Review family history on holidays

The holiday season is a time for holiday parties, family get-togethers, and open houses. With family and friends gathered to enjoy the season, it is a perfect time to highlight your own history by examining vintage photos and antique objects from days gone by. Use these holiday gatherings as opportunities to reminisce about your family history, through your heirlooms. It’s a great opportunity to teach the kids about their family background, too.

Many of the younger members of your family probably don’t know the tidbits of family history. Those antiques and collectibles that have been passed down through the generations reveal much about your family’s background. To share this history with all of the members of your family, you may want to put on display some of the objects that reflect your history. A photo album is the typical vehicle for conversations about family history at holiday time. I clearly remember my mother’s face when she showed us a picture of herself at age 14 with her new puppy dog, Georgette. She told us all about her family pet and it was a holiday conversation I’ll always remember.

Antique and vintage objects reveal much about how our ancestors really lived. This holiday season, highlight cherished collections, like your mother’s salt and pepper shakers (even examples from the 1960s or 1970s are collectibles), or your grandfather’s tennis trophies. Some antique trophies command $250 to $1,000 each. While grandma’s antique china set typically gets a lot of attention at family gatherings, don’t forget to feature dad’s military uniforms or his old golf clubs. While it is a good idea to know the value of these objects with an appraisal, because these items may have significant monetary value, they also highlight family history.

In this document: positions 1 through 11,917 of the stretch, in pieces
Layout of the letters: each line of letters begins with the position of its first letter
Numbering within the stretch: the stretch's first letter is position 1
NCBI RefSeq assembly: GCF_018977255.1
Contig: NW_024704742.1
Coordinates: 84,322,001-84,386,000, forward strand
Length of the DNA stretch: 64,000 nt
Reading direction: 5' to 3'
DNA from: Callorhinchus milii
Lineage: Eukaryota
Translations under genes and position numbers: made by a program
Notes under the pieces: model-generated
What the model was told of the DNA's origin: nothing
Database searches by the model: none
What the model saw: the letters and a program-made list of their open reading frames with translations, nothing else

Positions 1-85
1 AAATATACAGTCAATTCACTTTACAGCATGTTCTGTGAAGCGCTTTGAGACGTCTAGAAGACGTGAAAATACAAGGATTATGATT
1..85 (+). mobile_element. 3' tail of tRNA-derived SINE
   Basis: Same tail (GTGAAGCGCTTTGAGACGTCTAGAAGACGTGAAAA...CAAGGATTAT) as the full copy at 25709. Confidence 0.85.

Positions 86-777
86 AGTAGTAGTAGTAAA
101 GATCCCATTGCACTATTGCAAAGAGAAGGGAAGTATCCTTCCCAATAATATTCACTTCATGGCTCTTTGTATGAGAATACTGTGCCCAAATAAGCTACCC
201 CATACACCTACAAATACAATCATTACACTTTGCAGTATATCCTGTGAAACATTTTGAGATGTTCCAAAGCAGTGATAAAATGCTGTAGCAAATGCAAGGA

Portraits (photographic or painted) will spark conversations about generations and how they relate to contemporary family members. It is fun to look at an old painting of great-grandmother and have a contest with the kids to see which great-grandchild looks the most like the person in the painting. Capturing likeness was vital to the success of early portrait painters, and if an artist couldn’t capture a sitter’s likeness, he didn’t get many commissions. Some American oil portraits can be worth upwards of $5,000 to $15,000.

It is common in families for someone to share a similar talent, like artistic or athletic ability, with a grandparent or great-grandparent. These connections help youngsters and even your adult children learn about their heritage. I meet many families as I conduct in-home appraisal sessions, and by discussing their objects, they learn lots of new information about their family history.

This year, as you make your famous pumpkin bread, gingerbread cookies or, dare I mention, fruitcake, with your children or grandchildren, you can show off that old mixing bowl, rolling pin, or Victorian-style blender that belonged to your mother or grandmother. You may want to bring out the old hand crank coffee grinder that once sat on the counter of your father’s general store, just to show the little ones. Whatever your family history, you have heirlooms that tell the story. Use cherished objects to share family history with your family and friends this holiday season.

Ph.D. antiques appraiser and award-winning TV personality and talk show host Dr. Lori presents antique appraisal events nationwide. Join Dr. Lori on her next vacation cruise, focusing on antiques and watch her on the Fine Living Network’s “Worth Every Penny” and locally weekdays at 8 a.m. on Fox 4 TV’s ”Morning Blend.” Visit or call (888) 431-1010.

© 2009 All rights reserved. This material may not be published, broadcast, rewritten or redistributed.

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